The state of Alabama has received a $1.5 million grant to help expand a program aimed at strengthening early childhood education across the state.

Governor Kay Ivey’s office says the grant comes from the W.K. Kellogg Foundation and will help expand Alabama’s Pre-K through Third Grade Integrated Approach to Early Learning. WSFA-TV reports that program is the first pillar of Ivey’s new education initiative, Strong Start, Strong Finish.

Birmingham police say a shooting over the weekend resulted in the 100th homicide of the year for Alabama's largest city.

Two men were reportedly shot inside an apartment in the Collegeville neighborhood late Sunday night. The Jefferson County Coroner's office identified one deceased victim as 26-year-old Jahbrell Leon Sturgeon. North Precinct Lt. Shelia Finney says a second man was shot in the head, but his injury is not thought to be life-threatening. Police are trying to determine what led to the shooting, and no suspects are in custody.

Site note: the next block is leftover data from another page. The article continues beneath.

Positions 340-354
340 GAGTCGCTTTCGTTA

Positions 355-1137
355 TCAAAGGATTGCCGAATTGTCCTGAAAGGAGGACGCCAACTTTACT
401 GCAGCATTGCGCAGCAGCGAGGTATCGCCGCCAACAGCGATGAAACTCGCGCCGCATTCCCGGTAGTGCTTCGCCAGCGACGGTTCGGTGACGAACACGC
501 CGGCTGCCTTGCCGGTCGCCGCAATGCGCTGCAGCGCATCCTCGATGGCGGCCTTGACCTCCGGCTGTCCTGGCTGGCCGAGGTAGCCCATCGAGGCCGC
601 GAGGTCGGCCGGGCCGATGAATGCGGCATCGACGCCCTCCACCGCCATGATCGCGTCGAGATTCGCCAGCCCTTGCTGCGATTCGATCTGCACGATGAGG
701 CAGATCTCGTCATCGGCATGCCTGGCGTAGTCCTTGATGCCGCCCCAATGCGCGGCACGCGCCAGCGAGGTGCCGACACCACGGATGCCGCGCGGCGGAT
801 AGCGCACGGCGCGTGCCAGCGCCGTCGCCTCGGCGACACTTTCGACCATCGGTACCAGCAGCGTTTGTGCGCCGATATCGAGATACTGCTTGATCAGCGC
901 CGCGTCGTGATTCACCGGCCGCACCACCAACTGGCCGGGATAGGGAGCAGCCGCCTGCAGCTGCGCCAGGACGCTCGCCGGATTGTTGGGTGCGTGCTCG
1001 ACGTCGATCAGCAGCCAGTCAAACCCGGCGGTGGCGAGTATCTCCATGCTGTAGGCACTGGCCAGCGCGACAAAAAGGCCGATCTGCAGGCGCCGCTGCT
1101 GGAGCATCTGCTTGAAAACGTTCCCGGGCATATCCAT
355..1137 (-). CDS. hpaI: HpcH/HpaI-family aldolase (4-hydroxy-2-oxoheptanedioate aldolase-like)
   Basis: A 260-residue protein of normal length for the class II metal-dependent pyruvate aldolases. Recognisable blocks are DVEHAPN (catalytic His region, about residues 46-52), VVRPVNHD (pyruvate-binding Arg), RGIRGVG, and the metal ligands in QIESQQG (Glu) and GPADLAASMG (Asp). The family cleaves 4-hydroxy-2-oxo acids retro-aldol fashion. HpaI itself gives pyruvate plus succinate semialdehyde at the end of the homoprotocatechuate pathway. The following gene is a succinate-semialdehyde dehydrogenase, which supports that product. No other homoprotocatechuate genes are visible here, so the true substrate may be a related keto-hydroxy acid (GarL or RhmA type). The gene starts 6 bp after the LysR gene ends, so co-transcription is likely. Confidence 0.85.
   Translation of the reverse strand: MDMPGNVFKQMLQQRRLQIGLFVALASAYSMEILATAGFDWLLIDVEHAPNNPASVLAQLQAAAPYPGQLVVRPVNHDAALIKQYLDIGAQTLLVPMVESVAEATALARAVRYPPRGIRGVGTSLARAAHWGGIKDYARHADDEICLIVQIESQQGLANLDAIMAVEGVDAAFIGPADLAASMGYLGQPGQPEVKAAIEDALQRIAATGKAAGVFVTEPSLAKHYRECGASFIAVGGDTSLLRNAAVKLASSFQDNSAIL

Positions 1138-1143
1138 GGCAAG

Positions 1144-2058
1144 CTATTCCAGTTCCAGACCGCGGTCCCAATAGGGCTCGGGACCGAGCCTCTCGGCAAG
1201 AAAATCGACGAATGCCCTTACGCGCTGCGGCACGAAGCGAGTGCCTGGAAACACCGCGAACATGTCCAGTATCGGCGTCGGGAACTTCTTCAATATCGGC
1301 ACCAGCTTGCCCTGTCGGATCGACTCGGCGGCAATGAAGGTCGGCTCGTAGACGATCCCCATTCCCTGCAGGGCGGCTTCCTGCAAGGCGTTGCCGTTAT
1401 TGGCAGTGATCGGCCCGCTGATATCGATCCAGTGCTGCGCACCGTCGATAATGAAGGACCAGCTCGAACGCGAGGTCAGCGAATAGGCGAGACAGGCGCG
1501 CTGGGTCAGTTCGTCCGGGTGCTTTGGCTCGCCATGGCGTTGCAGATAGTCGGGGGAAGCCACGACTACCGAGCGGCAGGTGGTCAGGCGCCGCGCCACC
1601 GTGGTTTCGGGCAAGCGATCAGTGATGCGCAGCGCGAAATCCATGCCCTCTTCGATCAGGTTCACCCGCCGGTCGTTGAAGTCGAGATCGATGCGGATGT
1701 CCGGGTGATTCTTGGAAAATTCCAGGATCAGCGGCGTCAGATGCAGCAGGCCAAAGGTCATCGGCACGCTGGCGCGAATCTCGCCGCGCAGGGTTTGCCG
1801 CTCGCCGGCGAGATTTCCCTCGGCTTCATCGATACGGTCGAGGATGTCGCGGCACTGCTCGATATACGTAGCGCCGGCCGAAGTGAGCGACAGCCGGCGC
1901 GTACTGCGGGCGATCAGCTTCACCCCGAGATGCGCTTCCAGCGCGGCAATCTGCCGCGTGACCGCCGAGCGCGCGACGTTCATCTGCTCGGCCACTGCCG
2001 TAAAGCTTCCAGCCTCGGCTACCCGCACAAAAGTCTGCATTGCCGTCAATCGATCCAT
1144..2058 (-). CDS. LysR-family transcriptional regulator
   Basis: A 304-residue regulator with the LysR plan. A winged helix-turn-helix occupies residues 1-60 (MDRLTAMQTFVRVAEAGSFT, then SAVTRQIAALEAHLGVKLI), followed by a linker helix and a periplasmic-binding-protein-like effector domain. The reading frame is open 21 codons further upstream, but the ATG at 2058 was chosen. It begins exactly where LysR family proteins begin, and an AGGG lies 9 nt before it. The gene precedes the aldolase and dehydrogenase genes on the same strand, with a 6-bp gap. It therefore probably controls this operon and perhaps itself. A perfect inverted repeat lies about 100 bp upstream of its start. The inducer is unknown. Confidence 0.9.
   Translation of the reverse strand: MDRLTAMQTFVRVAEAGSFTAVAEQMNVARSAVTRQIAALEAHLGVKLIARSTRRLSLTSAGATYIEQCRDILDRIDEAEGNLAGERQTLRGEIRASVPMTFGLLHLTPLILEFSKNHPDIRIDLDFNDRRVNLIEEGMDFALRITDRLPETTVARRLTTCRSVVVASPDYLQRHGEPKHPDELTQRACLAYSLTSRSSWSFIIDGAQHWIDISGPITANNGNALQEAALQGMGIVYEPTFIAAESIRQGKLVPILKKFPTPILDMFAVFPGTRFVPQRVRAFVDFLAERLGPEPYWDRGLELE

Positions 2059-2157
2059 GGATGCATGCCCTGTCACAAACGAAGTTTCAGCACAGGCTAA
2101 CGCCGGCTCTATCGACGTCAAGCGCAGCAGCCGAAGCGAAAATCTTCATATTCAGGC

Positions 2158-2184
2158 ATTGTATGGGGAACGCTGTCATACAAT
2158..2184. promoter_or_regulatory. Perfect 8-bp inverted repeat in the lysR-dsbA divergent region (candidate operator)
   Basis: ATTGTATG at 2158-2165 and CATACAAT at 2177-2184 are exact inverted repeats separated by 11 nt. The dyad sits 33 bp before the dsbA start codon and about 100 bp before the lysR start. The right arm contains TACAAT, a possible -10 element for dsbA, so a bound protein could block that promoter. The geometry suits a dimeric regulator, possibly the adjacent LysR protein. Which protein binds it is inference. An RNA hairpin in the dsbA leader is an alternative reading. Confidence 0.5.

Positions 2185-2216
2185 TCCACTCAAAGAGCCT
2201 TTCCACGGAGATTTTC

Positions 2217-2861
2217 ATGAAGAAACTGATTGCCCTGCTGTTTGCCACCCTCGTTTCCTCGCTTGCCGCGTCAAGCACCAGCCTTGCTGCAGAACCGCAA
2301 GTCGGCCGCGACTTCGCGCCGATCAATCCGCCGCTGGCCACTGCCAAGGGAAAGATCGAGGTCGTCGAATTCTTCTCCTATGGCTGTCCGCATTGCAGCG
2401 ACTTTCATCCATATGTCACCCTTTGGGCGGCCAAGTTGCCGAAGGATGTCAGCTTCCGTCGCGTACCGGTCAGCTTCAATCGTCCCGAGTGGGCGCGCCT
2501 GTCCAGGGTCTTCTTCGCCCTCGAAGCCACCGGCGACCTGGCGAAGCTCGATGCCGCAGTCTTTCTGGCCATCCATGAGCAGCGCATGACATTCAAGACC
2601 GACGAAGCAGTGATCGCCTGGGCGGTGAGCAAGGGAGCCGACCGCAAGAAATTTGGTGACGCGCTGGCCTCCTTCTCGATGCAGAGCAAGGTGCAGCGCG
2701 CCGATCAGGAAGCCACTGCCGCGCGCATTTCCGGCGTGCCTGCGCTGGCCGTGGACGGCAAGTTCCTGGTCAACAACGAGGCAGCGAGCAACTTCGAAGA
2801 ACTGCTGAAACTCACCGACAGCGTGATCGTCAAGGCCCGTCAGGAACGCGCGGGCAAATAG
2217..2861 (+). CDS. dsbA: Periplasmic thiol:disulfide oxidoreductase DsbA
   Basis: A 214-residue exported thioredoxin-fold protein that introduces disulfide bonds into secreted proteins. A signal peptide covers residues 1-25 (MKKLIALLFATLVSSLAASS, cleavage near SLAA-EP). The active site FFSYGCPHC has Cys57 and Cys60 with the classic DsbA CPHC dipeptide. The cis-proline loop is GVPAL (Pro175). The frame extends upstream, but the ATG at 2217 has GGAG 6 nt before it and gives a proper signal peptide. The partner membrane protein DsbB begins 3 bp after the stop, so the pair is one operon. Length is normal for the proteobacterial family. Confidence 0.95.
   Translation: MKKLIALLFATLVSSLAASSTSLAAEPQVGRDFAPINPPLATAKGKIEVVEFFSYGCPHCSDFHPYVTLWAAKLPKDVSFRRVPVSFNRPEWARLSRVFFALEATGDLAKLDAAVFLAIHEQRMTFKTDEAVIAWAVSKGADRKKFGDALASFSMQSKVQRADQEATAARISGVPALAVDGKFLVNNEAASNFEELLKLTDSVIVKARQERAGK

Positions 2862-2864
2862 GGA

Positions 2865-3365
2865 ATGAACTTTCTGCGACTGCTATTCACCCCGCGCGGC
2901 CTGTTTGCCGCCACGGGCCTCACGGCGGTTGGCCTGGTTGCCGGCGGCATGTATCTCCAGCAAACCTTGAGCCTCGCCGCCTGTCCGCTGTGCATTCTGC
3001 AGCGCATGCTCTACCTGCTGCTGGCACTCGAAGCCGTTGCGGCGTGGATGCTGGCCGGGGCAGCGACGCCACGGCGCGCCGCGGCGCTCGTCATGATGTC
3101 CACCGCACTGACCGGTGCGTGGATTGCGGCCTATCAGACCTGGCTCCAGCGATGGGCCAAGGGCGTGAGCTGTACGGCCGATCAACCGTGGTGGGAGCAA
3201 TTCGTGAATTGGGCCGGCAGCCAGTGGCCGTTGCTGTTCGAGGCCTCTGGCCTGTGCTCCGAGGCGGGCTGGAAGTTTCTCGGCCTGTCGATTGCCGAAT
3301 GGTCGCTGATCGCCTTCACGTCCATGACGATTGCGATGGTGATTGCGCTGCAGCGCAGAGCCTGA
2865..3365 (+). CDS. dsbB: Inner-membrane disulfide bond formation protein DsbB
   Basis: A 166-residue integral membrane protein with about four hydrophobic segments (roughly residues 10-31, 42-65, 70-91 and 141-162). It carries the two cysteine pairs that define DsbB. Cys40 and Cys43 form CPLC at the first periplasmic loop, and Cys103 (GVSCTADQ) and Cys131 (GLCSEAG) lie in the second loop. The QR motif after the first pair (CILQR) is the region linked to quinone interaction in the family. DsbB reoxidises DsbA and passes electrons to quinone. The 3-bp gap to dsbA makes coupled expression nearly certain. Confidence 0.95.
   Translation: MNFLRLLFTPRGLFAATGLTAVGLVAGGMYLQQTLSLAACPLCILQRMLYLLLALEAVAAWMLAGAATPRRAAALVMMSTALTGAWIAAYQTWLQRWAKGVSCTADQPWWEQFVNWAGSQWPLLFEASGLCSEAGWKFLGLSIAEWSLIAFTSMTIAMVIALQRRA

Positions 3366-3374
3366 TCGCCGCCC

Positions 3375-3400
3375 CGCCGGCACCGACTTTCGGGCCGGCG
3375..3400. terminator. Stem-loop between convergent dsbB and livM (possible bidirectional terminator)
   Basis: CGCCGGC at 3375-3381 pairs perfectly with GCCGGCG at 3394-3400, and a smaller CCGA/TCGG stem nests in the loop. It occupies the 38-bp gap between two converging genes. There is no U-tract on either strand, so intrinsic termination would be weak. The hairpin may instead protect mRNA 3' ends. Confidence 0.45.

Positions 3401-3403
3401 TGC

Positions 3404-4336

Hospitals in Alabama as well as Mississippi are suing more than a dozen drug manufacturers, claiming they deceptively marketed and sold dangerous opioids.

Jackson, Mississippi’s Clarion Ledger reports the class-action lawsuit was filed late last week in federal court in Mississippi. The plaintiffs are Infirmary Health Hospitals, based in Mobile, Monroe County Healthcare Authority, based in Monroeville, and Southwest Mississippi Regional Medical Center based in McComb, Mississippi.

The road map is in place for the 2017 college football postseason. Here's the picture for Alabama's colleges and universities, as well as the bowl games that will be taking place across Alabama this year:

The commissioner of Alabama’s Department of Corrections took the stand yesterday in an ongoing trial regarding mental health care for state inmates.

Back in June, U.S. District Judge Myron Thompson ruled that the care available to Alabama state inmates was “horrendously inadequate” and constituted cruel and unusual punishment. This phase of proceedings is all about how the Department of Corrections plans to fix those issues.

The Birmingham Police Department is looking for a new leader after the current chief announced he’s resigning.

Birmingham Police Chief A.C. Roper announced yesterday that he will be resigning his post. Roper says he will stay for the next few months as Mayor Randall Woodfin begins a search for his replacement.